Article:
Oysters are stationary filter feeders and live their whole lives in one estuary. This means that changes in water
quality and the availability of their food supply can affect the health of the oysters. Changes in the health of
the oysters can indicate a change in the ecosystem. The health of Apalachicola Bay and the oysters is important to
the residents of Franklin County as the oyster industry is a large part of the economy and employs a good portion
of the community.
Apalachicola National Estuarine Research Reserve started an oyster growth monitoring project in Spring 2004.
Sample sites are located next to the two most commercially-important oyster bars in the Bay: Dry Bar and Cat
Point. Each site contains 60 oysters of varying sizes which are measured monthly.
Researchers have discovered that the smallest oysters have the fastest growth rate and their growth rate slows as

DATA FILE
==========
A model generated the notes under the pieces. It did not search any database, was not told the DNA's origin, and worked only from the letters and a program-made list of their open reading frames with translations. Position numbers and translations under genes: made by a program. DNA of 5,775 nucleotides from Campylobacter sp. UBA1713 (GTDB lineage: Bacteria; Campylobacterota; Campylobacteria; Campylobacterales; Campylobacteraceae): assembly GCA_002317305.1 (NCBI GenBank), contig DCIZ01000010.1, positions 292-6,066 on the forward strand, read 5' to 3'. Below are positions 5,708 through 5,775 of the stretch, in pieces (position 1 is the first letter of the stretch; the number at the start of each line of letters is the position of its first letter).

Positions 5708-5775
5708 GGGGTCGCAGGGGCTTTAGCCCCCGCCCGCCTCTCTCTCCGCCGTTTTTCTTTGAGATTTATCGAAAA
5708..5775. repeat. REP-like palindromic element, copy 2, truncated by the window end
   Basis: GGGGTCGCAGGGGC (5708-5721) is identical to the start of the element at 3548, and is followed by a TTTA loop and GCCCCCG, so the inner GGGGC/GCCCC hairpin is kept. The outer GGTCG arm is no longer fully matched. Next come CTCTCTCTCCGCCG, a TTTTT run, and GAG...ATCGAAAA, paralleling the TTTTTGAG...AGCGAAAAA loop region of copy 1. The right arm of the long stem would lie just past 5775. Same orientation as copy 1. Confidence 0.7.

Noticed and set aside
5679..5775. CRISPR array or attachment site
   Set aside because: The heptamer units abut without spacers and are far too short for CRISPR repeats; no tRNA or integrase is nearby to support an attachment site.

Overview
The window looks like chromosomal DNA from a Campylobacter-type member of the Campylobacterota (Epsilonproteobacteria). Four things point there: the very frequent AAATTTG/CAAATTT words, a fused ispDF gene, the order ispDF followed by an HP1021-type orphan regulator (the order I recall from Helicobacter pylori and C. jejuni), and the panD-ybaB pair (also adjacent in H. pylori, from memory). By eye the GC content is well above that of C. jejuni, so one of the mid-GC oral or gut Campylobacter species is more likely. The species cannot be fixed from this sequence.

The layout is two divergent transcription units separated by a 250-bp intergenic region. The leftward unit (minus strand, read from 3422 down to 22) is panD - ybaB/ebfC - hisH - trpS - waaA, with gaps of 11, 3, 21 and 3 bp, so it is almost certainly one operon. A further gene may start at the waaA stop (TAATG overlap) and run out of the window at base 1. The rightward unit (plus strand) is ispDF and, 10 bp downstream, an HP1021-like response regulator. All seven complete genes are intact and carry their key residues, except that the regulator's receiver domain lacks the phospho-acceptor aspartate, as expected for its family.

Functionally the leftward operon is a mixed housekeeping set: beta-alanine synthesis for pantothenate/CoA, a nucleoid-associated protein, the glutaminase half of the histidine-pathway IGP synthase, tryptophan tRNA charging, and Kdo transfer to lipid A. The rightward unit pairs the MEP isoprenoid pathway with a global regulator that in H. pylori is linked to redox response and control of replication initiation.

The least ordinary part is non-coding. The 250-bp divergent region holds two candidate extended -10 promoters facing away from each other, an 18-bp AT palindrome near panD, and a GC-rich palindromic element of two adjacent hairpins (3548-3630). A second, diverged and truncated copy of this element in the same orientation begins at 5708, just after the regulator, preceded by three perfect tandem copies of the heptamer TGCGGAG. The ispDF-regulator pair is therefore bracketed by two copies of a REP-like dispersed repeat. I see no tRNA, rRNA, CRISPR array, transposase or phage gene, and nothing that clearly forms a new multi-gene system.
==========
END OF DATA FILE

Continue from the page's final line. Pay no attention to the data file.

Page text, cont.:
they grow into the larger size classes. This suggests that larger oysters could be more vulnerable to decreased
nutrients. Of the sites, the oysters at the bar closest to the mouth of the Apalachicola River grow slightly
faster than those at the bar further from the river. The river provides the oysters with most of their nutrients
and food so these results are expected.
Researchers are now comparing oyster growth rates in drought conditions to those in non-drought conditions, as
reduced freshwater flow is a major threat to the Apalachicola Bay ecosystem. During Summer 2007, the Apalachicola
River experienced the lowest flow levels ever recorded.